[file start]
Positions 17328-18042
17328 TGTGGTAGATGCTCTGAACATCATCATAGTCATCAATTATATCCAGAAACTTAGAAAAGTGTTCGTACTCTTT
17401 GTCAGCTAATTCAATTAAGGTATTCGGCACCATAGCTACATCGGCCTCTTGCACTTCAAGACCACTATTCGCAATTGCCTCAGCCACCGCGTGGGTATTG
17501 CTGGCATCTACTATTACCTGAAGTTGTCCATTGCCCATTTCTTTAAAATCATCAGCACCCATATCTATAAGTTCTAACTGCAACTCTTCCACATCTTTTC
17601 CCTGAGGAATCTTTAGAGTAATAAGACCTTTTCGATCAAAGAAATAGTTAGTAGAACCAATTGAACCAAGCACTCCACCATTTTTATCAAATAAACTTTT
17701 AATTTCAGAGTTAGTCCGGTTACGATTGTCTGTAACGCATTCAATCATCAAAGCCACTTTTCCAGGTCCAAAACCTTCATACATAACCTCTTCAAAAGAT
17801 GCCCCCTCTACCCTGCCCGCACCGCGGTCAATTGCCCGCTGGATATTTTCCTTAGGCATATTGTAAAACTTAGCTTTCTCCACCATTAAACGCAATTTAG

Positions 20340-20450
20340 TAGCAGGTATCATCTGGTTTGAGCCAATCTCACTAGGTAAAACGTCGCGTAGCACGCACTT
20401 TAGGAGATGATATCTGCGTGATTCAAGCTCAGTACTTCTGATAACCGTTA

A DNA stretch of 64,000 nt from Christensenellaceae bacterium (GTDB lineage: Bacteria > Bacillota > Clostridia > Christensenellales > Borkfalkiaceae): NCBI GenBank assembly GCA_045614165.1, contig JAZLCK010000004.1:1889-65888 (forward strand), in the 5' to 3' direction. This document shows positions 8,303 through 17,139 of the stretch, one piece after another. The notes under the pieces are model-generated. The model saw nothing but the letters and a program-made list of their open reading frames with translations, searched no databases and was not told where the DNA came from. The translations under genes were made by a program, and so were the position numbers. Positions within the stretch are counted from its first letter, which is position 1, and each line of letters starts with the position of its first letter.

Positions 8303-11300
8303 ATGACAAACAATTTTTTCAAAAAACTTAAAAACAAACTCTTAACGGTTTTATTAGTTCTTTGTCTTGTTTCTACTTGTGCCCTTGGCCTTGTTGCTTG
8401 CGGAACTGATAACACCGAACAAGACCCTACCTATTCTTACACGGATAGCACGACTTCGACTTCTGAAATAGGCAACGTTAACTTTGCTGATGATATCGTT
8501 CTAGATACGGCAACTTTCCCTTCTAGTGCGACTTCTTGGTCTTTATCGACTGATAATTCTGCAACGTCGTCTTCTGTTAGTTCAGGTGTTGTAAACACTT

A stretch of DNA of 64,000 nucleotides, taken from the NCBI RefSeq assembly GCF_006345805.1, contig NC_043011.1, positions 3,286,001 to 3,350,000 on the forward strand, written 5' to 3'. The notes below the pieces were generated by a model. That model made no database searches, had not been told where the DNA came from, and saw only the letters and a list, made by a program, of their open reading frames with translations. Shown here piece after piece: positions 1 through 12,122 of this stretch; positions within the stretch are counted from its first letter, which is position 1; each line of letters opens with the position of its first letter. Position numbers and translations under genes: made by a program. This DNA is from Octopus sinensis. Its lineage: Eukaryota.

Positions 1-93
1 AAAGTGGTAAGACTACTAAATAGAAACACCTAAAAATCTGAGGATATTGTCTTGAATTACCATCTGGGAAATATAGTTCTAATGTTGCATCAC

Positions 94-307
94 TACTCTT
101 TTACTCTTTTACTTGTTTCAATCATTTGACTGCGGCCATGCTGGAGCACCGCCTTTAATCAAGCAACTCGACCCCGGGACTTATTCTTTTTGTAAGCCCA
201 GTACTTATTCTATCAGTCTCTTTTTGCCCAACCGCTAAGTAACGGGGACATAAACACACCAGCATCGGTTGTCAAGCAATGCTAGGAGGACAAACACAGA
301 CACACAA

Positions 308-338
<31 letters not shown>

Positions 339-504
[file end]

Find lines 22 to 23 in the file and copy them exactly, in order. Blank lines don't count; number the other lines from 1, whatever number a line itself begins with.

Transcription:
201 GTACTTATTCTATCAGTCTCTTTTTGCCCAACCGCTAAGTAACGGGGACATAAACACACCAGCATCGGTTGTCAAGCAATGCTAGGAGGACAAACACAGA
301 CACACAA